I love baking — no, don't worry, I'm not going to go all creative-writing about childhood memories of stirring the Christmas cake for luck — but I'm a bit wary of new recipes (and I don't really make up my own, not from scratch, I just get a bit fuzzy around the edges with existing recipes). There are a handful of recipes that I know and love and trust: these three here; my mum's gingerbread recipe; the quickest coconut macaroon recipe in the world; crushed-biscuit cake, which isn't a cake; a huge indulgent coconut cake recipe out of the Radio Times from the early 90s which includes stuff like rose water and tastes like heaven; various flapjack recipes which I keep re-trying and re-combining and generally faffing with in an attempt to make the perfect flapjack; rock buns, which avoid the problem of how to pronounce 'scone'; apple tart, which is not so much a recipe as a way of slicing up apples and arranging them and feeling grains of sugar all gritty against sharp green apple slices; a recipe for parkin which was on a bag of flour and which I have lost; cakes belonging to the Emperor... no, hang on. Basically, though, these are proper cake recipes, and everything else is some kind of weird fancy modern stuff. No, I know. But cake is a comforting thing. I have tried more complicated cakes, and while they sometimes work (like the pineapple upside-down cake which actually looked like the thing in the book, and the thing that was basically apple crumble but with meringue instead of crumble, and the lemon polenta cake with rosemary syrup which made my mum's pan smell of rosemary for months) they never seem to make it into the canon.

The whole house smells of cake now, and a house that smells of cake is a happy house.
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hairyears From: hairyears Date: November 15th, 2007 01:41 am (UTC) (Link)

It pays to improve your word power

a house that smells of cake is a happy house

That's worth writing down. No, wait...

Meanwhile, we must all conspire to provide excuses for you to say 'Muffin'. In the wrong hands, it's dangerous: one of those words like 'proclivity' which cannot be pronounced without an urge to snigger. The more deadpan and respectable you try to be, the worse it gets, and it can slip out at all sorts of inappropriate moments.

I am currently recovering from a long affliction of this sort, involving the word 'bend'. I no longer snigger when saying it, but this now affects other people when they hear me. 'Bend'. Bend! bend*.

camellia_uk From: camellia_uk Date: November 15th, 2007 07:33 am (UTC) (Link)
I didn't realise you had a copy of that book too (or did I photocopy it for you?) -- that marmalade gingerbread is my favourite recipe and the one I usually resort to if I need to bake some stuff at not much notice. I've yet to find anyone who doesn't like it either, even people who don't like marmalade (or even gingerbread). Actually I think the name's the only bad thing about it -- 'squidgy yummy cake' would be a more accurate description.
atommickbrane From: atommickbrane Date: November 15th, 2007 09:48 am (UTC) (Link)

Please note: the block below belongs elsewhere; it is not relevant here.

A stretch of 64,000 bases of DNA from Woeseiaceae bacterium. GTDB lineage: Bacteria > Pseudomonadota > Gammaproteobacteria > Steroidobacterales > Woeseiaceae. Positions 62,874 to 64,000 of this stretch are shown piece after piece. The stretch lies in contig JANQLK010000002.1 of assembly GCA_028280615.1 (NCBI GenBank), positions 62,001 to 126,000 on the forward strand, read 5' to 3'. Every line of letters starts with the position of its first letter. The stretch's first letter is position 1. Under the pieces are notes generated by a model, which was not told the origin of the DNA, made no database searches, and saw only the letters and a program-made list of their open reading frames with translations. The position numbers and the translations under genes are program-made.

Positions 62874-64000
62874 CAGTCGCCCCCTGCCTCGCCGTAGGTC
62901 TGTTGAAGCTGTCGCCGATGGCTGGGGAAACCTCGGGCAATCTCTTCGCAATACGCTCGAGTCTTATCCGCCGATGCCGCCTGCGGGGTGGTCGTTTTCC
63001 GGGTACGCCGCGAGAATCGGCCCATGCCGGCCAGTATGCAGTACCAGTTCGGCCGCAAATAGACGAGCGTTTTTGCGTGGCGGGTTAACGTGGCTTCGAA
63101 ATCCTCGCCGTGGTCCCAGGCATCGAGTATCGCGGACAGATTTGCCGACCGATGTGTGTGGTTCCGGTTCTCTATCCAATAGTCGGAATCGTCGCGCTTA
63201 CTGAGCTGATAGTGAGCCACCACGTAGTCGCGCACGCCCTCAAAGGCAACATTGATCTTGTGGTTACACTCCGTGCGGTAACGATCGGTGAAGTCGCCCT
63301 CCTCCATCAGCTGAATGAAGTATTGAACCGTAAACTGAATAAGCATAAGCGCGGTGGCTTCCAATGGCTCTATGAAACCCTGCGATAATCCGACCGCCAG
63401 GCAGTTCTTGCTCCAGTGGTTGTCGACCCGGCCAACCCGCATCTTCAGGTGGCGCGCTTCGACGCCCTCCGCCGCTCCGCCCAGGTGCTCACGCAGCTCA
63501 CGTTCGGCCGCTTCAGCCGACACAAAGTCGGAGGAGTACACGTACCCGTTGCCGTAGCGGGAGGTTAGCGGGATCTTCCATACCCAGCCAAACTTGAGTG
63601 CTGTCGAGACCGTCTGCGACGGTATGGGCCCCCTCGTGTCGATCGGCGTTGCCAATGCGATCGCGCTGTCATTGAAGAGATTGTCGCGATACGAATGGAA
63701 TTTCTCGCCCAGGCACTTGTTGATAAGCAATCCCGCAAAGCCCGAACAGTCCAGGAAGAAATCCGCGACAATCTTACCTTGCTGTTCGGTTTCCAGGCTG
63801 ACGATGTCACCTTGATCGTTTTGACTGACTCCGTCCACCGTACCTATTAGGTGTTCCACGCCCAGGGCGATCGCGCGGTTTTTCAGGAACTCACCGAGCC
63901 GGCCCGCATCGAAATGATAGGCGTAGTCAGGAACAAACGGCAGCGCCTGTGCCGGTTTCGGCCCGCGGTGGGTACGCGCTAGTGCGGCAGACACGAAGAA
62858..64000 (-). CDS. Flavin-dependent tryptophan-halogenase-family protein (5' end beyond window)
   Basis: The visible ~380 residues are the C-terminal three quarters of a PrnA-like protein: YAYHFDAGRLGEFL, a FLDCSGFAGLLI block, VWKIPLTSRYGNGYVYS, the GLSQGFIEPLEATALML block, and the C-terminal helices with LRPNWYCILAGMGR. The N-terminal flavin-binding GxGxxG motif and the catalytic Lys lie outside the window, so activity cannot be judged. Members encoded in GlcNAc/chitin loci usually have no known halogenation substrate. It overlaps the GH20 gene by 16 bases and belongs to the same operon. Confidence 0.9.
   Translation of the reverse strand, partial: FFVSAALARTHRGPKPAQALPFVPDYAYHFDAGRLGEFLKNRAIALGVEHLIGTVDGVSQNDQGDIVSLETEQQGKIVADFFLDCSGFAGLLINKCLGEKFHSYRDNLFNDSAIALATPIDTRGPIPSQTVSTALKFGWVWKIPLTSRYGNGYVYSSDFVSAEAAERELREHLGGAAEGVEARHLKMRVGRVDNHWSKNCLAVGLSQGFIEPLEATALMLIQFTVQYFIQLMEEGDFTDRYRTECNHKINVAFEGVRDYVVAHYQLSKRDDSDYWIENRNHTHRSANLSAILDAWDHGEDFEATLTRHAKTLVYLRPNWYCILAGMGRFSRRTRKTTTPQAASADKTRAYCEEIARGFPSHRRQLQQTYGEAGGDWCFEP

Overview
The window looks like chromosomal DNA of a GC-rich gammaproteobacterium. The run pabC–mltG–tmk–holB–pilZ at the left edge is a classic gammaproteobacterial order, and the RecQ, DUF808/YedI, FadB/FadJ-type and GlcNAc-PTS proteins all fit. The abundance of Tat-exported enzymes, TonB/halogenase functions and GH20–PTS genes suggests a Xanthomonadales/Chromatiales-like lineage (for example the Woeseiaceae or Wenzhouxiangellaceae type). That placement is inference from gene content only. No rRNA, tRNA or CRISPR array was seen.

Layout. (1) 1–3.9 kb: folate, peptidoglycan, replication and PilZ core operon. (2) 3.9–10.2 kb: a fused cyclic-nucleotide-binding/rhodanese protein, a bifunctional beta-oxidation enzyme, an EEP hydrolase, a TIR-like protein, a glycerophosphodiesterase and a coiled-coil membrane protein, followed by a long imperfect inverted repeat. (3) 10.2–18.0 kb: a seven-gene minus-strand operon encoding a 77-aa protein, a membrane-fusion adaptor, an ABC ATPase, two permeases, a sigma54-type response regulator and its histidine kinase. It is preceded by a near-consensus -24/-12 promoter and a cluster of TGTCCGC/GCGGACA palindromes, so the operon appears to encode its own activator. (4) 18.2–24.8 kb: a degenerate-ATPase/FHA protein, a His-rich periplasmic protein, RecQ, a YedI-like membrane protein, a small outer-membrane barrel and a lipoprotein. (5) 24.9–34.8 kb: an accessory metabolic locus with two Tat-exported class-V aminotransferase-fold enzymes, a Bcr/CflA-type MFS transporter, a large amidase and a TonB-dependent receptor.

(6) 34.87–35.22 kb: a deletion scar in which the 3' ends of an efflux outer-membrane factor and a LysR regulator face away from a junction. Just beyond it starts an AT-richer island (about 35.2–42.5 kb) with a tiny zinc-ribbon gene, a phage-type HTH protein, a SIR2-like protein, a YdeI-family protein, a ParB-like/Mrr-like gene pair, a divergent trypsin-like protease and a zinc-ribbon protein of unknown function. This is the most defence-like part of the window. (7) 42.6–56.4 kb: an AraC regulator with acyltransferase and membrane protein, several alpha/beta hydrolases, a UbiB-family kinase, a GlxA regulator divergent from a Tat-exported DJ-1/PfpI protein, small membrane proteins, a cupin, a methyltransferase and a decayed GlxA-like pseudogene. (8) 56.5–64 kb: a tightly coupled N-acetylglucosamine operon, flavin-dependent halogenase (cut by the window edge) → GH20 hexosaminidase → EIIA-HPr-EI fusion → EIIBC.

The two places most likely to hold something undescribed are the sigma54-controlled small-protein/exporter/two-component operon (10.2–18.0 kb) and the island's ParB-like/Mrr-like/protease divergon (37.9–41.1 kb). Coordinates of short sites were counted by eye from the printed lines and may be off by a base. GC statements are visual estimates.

Hi hi marmalade gingerbread *adds to big list of MUST MAKE THIS NOW*.
vinaigrettegirl From: vinaigrettegirl Date: November 15th, 2007 10:09 am (UTC) (Link)
I'm still trying to find the music and lyrics for the okld Puffin Book Club jingle, which allows one to go about singing "There is nuffin', nuffin' nuffin like a Puffin...'.

In Teh States, an English Muffin is a yeast-based, very slightly sweet, chewy, flat, splittable scone-wise bread, with holes in it like a crumpet has, but definitely less rubbery than a crumpet. Usually baked on cornmeal rather than on a greased-and-floured surface. Commonly found toasted and underneath creamed spinach or canadian bacon with a poached egg and hollandaise sauce (eggs florentine or benedict), or at the very least with butter. Not that I'd want you to think too hard about melted butter dripping [food porn ad libitum].
From: scat0324 Date: November 15th, 2007 11:10 am (UTC) (Link)
Yes, that was my understanding too - the cake is an American Muffin, the breakfast item is an English Muffin. Both may be referred to in either country as American Muffin and English Muffin respectively, or shortened to muffin with no country reference relying instead on context (either the country or, more likely these days, the occasion of serving) to identify which muffin is being referred to as muffin this time.

Enough muffin?

I can highly recommend Mad About Muffins for wonderful, foolproof American Muffin recipes, although it does rather confuse the breakfast item identification by having recipes for (American) muffins with bacon and black pudding as major ingredients.

What you call canadian bacon, I call back bacon. (Let's call the whole thing off. :-)
vinaigrettegirl From: vinaigrettegirl Date: November 15th, 2007 11:18 am (UTC) (Link)
Gracious, that ending made me laugh. No, let's not.

Although I am an American I loathe American Muffins, but love what us'ns call English Muffins.

Muffin, muffin, muffin. A great word, much tastier than the actual thing, muffin, no, can't have enough muffin, surely no such thing.
(Deleted comment)
lnr From: lnr Date: November 15th, 2007 02:38 pm (UTC) (Link)
I must decide if it's too late to bake Christmas cake.